Victor Ambros grew up in Vermont and graduated from MIT in 1975. He did his graduate research (1976–1979) with David Baltimore at MIT, studying poliovirus genome structure and replication. He began to study the genetic pathways controlling developmental timing in the nematode C. elegans as a postdoctoral fellow in H. Robert Horvitz's lab at MIT, and continued those studies while on the faculty of Harvard University (1984–1992), Dartmouth College (1992–2007), and the University of Massachusetts Medical School (2008–present). In 1993, members of the Ambros lab identified the first microRNA, the product of lin-4, a heterochronic gene of C. elegans. Since then, the role of microRNAs in development has been a major focus of his research.
Gregory J. Hannon, PhD
Greg Hannon is a professor in the Watson School of Biological Sciences at Cold Spring Harbor Laboratory. He received a BA in biochemistry and a PhD in molecular biology from Case Western Reserve University. From 1992 to 1995, he was a postdoctoral fellow of the Damon Runyon-Walter Winchell Cancer Research Fund, where he explored cell-cycle regulation in mammalian cells. After becoming an assistant professor at Cold Spring Harbor Laboratory in 1996 and a Pew Scholar in 1997, he began in 2000 to make seminal observations in the emerging field of RNA interference. In 2002, Hannon accepted a position as professor at CSHL where he continued to reveal that endogenous non-coding RNAs, then known as small temporal RNAs and now as microRNAs, enter the RNAi pathway through Dicer and direct RISC to regulate the expression of endogenous protein coding genes. He assumed his current position in 2005 as a professor at the Howard Hughes Medical Institute. In 2012 he was elected as a member to the National Academy of Sciences. He continues to explore the mechanisms and regulation of RNA interference as well as its applications to cancer research.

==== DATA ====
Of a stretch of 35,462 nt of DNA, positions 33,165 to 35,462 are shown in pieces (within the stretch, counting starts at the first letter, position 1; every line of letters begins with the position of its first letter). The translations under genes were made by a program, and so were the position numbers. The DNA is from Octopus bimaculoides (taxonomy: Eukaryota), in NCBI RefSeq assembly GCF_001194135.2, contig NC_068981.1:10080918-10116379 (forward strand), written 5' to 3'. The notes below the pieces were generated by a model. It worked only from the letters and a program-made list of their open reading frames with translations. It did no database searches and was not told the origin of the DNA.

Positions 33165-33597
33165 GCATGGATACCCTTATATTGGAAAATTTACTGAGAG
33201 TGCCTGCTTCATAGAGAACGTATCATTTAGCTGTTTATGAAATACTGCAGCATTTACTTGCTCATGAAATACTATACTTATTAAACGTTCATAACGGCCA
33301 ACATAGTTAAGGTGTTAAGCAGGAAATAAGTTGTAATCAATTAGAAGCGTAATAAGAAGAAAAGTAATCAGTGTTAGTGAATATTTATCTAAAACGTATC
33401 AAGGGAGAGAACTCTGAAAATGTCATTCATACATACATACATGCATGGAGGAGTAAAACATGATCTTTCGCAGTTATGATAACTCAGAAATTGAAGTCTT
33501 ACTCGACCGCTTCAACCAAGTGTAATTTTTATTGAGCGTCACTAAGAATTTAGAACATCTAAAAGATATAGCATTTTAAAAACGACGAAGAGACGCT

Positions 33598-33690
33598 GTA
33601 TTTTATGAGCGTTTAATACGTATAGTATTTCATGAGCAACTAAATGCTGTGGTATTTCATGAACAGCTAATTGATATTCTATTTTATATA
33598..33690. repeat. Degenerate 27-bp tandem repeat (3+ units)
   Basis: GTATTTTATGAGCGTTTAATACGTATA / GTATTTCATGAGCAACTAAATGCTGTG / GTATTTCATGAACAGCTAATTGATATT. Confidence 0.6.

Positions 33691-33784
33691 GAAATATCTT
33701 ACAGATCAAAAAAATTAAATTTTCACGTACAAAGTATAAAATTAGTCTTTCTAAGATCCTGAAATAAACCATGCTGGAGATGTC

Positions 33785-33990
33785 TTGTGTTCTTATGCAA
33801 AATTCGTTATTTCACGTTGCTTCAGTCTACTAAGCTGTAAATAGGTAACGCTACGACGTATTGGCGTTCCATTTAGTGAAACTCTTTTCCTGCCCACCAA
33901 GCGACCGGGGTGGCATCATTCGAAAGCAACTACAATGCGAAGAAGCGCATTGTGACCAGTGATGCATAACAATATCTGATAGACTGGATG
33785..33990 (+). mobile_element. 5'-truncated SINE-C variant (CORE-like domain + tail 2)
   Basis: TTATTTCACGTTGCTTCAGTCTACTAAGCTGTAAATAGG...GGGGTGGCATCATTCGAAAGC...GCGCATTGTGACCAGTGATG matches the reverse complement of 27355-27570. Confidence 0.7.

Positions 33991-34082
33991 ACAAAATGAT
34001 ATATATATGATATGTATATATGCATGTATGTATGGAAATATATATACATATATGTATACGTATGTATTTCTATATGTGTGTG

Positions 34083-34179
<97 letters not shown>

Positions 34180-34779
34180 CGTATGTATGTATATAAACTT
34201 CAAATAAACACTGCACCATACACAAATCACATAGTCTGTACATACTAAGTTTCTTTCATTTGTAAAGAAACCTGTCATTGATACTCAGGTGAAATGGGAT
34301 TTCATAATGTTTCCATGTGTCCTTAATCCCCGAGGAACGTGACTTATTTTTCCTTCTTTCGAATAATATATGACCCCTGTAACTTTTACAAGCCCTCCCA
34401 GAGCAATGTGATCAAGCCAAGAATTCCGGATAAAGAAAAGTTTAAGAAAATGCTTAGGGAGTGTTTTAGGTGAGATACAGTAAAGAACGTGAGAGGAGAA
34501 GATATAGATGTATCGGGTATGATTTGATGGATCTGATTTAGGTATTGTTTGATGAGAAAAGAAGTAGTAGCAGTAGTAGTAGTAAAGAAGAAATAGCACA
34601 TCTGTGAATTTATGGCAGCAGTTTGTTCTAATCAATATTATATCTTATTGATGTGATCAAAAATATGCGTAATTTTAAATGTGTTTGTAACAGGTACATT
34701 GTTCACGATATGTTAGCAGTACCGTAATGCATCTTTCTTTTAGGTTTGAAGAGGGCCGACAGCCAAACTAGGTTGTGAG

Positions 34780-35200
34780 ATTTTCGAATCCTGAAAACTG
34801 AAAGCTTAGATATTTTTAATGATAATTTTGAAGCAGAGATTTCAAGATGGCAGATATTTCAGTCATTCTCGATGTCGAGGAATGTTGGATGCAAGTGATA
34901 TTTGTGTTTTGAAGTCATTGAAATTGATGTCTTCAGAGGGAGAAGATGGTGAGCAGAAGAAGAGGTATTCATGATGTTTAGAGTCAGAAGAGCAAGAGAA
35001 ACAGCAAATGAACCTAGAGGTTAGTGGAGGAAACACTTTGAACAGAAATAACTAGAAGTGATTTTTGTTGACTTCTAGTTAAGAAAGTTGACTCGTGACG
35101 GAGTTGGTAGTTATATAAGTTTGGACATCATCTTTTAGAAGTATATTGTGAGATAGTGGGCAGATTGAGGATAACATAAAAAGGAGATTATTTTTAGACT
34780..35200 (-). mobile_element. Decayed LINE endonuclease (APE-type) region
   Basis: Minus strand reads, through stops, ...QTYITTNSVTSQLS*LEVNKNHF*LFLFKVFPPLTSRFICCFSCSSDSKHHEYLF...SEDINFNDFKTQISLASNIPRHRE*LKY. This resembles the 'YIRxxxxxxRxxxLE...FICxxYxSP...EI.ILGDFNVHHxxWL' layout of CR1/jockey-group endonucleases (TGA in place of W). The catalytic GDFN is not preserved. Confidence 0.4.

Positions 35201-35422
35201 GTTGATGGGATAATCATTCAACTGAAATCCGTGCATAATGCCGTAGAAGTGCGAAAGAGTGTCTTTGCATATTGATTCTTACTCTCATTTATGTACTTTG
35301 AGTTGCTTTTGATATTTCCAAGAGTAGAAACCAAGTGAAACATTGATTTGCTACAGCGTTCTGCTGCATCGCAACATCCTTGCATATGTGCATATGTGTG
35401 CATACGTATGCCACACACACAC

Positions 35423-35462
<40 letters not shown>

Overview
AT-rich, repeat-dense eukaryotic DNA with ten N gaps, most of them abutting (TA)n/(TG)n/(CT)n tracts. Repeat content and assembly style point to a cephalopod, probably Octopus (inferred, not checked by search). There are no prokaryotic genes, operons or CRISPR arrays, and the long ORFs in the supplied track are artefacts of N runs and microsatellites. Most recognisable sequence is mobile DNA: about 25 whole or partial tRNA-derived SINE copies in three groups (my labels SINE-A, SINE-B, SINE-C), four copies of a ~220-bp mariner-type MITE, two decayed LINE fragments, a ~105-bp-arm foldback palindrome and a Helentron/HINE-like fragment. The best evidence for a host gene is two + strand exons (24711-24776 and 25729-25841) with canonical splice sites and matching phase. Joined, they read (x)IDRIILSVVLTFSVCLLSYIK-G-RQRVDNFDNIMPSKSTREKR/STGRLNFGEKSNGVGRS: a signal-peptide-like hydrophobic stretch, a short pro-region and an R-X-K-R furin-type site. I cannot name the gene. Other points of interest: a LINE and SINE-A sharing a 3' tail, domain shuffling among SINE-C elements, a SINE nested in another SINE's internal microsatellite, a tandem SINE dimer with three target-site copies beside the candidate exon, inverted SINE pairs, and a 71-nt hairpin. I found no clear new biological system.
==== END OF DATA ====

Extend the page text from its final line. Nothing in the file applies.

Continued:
Oliver Hobert, PhD
Oliver Hobert obtained his diploma in biochemistry at the University of Bayreuth, Germany, in 1992 and his PhD in molecular biology at the Max Planck Institute for Biochemistry in Munich in 1995. Fascinated by the experimental amenability of the model system C. elegans, Hobert joined Gary Ruvkun's laboratory at Harvard Medical School for postdoctoral research. Studies on the function of several transcription factors allowed him to define his long-term research interest in how neurons in the nervous system are genetically programmed during development. In 1999, Hobert joined the faculty of the Department of Biochemistry and Molecular Biophysics at Columbia University College of Physicians and Surgeons, where he continues to pursue and expand his research interest in nervous system development. Hobert's laboratory focuses on the study of the molecular mechanisms that lead to the generation of specific neural circuits in the brain, which in turn subserve specific behaviors. Researchers in the laboratory have been investigating key transcription factors involved in the generation, maintenance, and modification of neural circuits, as well as how cell fate diversity is created in the nervous system.
Eric C. Lai, PhD